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How you got over the mountains in early days
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We think nothing of a trip to the mountains these days. From Gainesville, one can be in the heights of the hills in less than an hour’s drive north.

It wasn’t that easy in the days when North Georgia was just being appreciated for its natural beauty by people other than Indians. In the 1880s, of course, the few roads through the mountains weren’t paved, and there were no automobiles to shift into lower gears for climbing the altitude.

For example, the road over Unicoi Gap between Nacoochee Valley and Hiawassee was rugged, rutted and narrow. Wagons and some horses and buggies could negotiate it with care, but it took hours to cross.

The Northeastern Railroad from Athens to Clarkesville enabled many who’d never penetrated the mountains to see them for the first time. Newspapers sent writers into the hills to report their findings.

One unnamed writer from an Athens paper glowingly described his wanderings through the mountains and his trip over what he called “Unicoy Gap” at the time.

The state had laid stone on parts of the road. A private citizen operated the toll, opening a gate at the bottom of the mountain for travelers passing through. Actually, the writer explained, the “gate” was no more than a sapling pole strung between two other poles.

The travelers’ only contact with life was a lonely cabin on the White County side, where its owner “ekes out an existence with a mixture of mountain dew and agriculture.” Going down the mountain toward the south, the buggy the writer was riding in had to ford the Chattahoochee River a few times as the road took a different route at that time, and there were no bridges.

“On one hand towered a precipitous mountain; on the other a deep gorge, through which flowed the headwaters of the Chattahoochee River. The road is a naturally wild one, and in some places quite dangerous, in case your horse veered to the right or left, for in many parts there are deep gorges protected only by a frail banister formed of poles nailed to trees. In some places you must descend a precipitous bluff, which obstacles are overcome by winding your passage like a worm fence.”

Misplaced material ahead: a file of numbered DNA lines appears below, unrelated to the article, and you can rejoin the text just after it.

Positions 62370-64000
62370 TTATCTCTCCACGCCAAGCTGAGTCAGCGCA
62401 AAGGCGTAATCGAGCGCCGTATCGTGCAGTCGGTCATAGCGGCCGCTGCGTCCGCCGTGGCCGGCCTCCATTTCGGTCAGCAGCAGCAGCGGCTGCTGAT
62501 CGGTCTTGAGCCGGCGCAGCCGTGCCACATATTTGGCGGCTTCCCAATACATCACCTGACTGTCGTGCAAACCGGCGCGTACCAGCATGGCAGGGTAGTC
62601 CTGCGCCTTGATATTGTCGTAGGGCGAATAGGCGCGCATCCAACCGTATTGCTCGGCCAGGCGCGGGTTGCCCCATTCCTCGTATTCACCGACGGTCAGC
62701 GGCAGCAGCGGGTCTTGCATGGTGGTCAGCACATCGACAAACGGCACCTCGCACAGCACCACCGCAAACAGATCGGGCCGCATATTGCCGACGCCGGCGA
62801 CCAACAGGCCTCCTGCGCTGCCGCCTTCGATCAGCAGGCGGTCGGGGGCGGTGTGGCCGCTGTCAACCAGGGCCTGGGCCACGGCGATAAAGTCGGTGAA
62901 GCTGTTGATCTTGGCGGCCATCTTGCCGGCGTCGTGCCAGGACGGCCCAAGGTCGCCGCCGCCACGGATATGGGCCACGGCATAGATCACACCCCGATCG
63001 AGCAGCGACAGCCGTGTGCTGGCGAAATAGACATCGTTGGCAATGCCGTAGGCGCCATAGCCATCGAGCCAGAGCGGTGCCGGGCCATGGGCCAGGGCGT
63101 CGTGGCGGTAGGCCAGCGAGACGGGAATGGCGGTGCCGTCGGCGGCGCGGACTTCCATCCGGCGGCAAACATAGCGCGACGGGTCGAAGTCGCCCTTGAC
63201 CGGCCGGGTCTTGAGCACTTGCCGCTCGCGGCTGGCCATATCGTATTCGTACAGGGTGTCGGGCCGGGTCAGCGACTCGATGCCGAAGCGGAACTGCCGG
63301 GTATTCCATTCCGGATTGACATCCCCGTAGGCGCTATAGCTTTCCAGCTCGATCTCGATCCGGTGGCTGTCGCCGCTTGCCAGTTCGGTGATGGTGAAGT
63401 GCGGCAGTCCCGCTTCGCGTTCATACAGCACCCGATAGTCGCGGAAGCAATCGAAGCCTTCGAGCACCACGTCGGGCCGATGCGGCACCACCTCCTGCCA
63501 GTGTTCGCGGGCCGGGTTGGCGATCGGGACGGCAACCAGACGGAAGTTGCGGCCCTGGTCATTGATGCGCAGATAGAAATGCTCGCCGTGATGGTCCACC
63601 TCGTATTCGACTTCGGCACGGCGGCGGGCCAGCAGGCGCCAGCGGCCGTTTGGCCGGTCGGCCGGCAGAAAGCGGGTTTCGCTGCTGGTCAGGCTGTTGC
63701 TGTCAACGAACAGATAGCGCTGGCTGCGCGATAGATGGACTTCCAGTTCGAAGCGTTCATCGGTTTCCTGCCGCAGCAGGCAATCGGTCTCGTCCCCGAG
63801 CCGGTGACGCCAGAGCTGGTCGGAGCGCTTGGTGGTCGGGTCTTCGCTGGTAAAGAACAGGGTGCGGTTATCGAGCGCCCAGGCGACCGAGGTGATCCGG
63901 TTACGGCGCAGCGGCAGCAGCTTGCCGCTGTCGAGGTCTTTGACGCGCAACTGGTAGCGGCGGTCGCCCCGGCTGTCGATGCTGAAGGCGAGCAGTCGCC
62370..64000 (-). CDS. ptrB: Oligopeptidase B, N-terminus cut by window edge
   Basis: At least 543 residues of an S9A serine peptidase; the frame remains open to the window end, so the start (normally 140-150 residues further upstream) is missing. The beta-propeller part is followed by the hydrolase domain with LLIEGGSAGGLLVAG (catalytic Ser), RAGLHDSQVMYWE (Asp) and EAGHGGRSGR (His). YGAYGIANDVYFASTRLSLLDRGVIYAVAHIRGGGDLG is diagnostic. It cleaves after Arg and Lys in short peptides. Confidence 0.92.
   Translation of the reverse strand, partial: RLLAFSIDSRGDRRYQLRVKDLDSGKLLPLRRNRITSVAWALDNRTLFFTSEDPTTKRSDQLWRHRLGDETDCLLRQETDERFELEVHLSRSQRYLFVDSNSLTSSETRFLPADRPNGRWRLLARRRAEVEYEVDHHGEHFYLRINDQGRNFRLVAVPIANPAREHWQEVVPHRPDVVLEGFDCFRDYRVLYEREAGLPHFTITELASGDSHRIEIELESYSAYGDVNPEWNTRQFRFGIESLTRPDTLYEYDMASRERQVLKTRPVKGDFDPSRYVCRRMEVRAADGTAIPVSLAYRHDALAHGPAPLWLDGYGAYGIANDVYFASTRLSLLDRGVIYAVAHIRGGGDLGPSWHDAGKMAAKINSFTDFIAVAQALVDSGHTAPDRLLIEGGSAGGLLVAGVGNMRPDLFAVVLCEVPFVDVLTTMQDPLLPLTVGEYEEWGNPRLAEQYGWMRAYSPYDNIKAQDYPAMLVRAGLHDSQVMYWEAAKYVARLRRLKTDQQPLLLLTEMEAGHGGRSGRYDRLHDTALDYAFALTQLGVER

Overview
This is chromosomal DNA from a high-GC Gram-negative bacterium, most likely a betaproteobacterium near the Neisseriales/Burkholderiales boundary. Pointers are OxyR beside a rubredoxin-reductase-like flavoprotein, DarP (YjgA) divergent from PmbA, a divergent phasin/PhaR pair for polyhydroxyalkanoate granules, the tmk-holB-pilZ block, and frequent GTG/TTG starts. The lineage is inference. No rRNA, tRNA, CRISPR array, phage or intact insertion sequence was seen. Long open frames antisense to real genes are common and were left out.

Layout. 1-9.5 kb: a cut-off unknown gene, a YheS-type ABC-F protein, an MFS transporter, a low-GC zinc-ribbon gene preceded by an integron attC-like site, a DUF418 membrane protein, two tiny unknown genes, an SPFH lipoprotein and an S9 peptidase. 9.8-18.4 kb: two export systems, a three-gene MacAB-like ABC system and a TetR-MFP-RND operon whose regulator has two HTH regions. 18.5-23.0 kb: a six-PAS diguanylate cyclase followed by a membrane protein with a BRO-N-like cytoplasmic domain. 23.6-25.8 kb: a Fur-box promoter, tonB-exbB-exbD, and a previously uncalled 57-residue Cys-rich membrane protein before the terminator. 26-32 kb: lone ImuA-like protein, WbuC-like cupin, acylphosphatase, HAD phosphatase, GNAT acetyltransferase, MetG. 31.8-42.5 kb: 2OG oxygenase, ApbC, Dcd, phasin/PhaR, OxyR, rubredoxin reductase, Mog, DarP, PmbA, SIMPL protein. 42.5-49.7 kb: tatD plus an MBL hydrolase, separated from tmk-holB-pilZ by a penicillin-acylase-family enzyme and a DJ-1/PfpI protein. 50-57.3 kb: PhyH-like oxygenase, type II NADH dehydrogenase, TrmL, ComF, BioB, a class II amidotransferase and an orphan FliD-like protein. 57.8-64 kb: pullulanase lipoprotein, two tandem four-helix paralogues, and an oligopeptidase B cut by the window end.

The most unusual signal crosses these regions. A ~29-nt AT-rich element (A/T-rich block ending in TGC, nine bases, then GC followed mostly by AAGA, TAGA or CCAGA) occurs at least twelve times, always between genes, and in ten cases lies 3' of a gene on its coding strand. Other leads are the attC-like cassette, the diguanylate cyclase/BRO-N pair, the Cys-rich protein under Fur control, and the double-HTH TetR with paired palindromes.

Noting that the sun was obscured by mountain peaks and thick foliage, the travelers were relieved to get to the bottom of the mountain and proceed to Nacoochee Valley. “ ... When at last to drive out upon the vale, a sensation is experienced of a man who has escaped from a vault into the pure air of heaven.”

The Athens writer eventually made his way to Clarkesville, a town he described as a resort that had died, but was making a comeback because of the railroad. He gave the people of Athens credit for Clarkesville’s renaissance after the Civil War.

“When the progressive citizens of Athens contracted for the extension of the Northeastern Railroad,” he said, “and the shrill whistle of the locomotive broke the death-like stillness ... Clarkesville awoke with a start, and encouraged by her past importance and fame, at once took her place among the live and progressive towns of the railroad age. To the enterprise of Athens does Clarkesville owe its present importance and prosperity.”

The writer couldn’t get enough of the Habersham County seat. “There is not a finer climate than that of Clarkesville,” he wrote. “The atmosphere that you breathe is balmy and invigorating, forcing an active circulation of the blood, and infesting new activity into all the senses.”

He praised the abundant and clear water. “Here you can drink the pure freestone water that frosts the goblet that is passed to your lips.”

The writer foresaw a fabulous future for Clarkesville with new industries prospecting and livery stables providing transportation for train passengers wanting to explore nearby attractions. Wagonloads of goods already were coming over the mountains from Tennessee and North Carolina. He predicted rampant growth for Habersham County, but especially for Clarkesville.

The U.S. Post Office Department often named their offices different from the common name of communities. For instance, the post office at Candler in southern Hall County became known as “Hopewell,” and Pendergrass in Jackson County “Emory.” They said Pendergrass was too long for its sign.

Johnny Vardeman is retired editor of The Times and can be reached at 2183 Pinetree Circle NE, Gainesville, GA 30501. His column appears Sundays and at